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al-Qaeda & The U.S.-Mexico Border - Part II

Earlier today I left you with a two-part question: Is the U.S.-Mexico border a threat to national security and is al-Qaeda exploiting it to gain entry to America?

Let's take the last part first. One of the myths debunked in Richard Miniter's new book Disinformation: 22 Media Myths That Undermine The War on Terror is "the U.S. border with Mexico is the most likely place for al-Qaeda terrorists to sneak into the homeland." After thoroughly researching the issue Miniter concluded, "At this time, the balance of evidence shows that no known al-Qaeda terrorist has entered the United States from Mexico."

As Miniter points out, this doesn't mean that al-Qaeda can't or won't try to exploit vulnerabilities on our southern border at some point in the future, only that as things currently stand "the threat from Mexico is purely speculation."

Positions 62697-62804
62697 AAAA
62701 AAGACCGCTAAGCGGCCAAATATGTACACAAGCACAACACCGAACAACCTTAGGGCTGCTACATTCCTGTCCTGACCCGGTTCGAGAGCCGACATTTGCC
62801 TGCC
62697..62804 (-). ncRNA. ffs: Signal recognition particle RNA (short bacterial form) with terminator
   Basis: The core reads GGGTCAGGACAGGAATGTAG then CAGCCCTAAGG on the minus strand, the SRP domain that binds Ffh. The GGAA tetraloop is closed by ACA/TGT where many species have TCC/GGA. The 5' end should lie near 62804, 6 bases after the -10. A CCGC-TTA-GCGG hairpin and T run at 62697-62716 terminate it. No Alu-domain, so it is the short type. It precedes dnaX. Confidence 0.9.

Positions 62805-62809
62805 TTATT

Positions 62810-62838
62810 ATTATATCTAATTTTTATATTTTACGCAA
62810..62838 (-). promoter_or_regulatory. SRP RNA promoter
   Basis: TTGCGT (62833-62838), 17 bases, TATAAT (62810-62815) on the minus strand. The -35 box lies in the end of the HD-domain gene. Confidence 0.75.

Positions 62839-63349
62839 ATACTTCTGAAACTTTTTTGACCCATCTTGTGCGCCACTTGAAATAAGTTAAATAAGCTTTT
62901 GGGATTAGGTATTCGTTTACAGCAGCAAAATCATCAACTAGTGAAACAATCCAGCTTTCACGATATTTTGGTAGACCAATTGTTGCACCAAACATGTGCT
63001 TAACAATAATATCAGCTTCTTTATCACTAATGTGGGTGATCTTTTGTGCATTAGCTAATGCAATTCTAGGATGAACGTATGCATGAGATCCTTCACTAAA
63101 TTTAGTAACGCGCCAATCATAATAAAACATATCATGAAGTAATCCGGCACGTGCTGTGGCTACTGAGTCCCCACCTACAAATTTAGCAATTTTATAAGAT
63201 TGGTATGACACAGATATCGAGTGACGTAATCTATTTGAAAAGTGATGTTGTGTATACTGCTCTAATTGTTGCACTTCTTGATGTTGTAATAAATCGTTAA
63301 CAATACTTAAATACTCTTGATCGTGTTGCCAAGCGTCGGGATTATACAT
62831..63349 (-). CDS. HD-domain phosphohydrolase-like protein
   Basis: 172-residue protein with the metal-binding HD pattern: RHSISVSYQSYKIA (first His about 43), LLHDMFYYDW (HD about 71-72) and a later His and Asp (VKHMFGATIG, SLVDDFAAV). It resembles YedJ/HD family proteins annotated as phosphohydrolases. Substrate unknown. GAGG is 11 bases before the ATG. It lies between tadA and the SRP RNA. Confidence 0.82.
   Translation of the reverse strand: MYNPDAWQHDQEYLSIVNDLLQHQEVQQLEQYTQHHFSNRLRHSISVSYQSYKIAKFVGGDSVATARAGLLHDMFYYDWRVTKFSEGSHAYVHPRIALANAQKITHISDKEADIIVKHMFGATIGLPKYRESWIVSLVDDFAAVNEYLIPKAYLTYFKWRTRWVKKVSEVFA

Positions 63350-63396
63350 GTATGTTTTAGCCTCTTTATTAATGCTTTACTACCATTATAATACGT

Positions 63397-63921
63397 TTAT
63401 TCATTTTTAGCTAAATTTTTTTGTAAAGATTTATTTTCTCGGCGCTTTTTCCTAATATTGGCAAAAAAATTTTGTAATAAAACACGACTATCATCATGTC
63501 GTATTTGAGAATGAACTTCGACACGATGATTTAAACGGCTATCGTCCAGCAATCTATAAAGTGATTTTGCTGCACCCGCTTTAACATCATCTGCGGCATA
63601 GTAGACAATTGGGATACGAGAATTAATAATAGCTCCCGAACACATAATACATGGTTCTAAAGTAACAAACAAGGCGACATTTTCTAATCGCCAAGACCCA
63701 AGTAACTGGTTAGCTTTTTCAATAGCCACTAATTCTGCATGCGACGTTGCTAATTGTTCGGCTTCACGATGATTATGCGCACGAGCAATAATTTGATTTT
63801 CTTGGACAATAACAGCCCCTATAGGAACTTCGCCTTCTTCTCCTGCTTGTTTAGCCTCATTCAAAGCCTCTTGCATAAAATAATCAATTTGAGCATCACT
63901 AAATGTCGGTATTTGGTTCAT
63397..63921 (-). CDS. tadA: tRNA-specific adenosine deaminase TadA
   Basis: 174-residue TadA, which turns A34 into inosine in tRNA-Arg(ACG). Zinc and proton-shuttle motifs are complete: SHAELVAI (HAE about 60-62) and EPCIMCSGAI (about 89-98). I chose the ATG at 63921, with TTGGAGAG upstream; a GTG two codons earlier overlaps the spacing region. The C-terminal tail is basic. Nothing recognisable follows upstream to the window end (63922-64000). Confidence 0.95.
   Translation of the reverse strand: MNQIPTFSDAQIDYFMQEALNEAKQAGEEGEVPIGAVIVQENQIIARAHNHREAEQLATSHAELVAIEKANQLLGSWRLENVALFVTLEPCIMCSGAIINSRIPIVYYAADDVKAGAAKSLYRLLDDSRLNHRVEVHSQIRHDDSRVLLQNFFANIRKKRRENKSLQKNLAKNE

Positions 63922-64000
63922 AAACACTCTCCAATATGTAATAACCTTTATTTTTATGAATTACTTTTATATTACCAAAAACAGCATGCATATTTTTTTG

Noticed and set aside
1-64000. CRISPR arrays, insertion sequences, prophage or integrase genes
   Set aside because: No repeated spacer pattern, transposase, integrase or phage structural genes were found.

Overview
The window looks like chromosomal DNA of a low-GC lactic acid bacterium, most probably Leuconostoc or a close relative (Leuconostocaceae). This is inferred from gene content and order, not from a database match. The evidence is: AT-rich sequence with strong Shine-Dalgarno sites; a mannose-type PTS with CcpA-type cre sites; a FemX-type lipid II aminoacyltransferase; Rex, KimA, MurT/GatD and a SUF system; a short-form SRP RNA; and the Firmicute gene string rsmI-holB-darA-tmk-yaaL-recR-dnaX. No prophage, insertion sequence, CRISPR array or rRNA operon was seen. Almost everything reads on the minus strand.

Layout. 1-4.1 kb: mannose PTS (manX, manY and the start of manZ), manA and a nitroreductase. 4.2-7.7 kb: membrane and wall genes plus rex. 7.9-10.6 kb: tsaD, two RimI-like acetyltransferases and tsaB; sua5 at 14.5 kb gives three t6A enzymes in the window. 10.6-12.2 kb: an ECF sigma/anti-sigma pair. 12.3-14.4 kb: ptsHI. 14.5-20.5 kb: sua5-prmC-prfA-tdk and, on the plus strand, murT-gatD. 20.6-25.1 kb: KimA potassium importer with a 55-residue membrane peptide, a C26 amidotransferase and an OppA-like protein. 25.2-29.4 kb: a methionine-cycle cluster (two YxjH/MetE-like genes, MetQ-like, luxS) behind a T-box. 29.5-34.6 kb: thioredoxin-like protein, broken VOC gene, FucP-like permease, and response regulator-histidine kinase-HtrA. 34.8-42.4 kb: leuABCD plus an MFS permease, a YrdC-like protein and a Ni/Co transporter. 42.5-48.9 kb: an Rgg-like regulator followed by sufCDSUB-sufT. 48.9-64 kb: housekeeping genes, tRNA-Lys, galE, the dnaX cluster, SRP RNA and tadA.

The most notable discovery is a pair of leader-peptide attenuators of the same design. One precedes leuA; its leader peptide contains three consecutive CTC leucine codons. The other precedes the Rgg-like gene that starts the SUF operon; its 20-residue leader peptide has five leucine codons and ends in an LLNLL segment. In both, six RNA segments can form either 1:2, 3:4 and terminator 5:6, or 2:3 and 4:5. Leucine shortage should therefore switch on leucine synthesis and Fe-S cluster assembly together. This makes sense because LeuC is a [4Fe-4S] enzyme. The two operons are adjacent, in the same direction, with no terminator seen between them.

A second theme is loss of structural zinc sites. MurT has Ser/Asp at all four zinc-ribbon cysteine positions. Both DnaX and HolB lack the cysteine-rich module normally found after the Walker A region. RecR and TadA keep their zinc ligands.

Miniter then goes on to explain in great detail why the evidence proves the Canadian border is a much more real and significant threat for al-Qaeda to penetrate the United States. "If history is any guide," Miniter writes, "al-Qaeda will come from the north."

So, yes, the U.S.-Mexico border is a potential threat to national security and needs to be taken seriously, but we need to separate speculation from fact in assessing just how much of a threat the southern border is relative to other threats we face.

Which leads me back to the claims of al-Qaeda related activity on the border that have popped up recently. One claim was retracted and two others are based on speculative information that either hasn't been or can't be confirmed by official sources.  Coincidentally, all three claims have been made by Republicans pushing tougher immigration measures in Congress.

Miniter demonstrated how these types of claims, once made, have a way of becoming part of a myth.  Until we get more solid evidence , I suggest viewing reports of al-Qaeda activity on the U.S.-Mexico border with a good dose of caution and skepticism.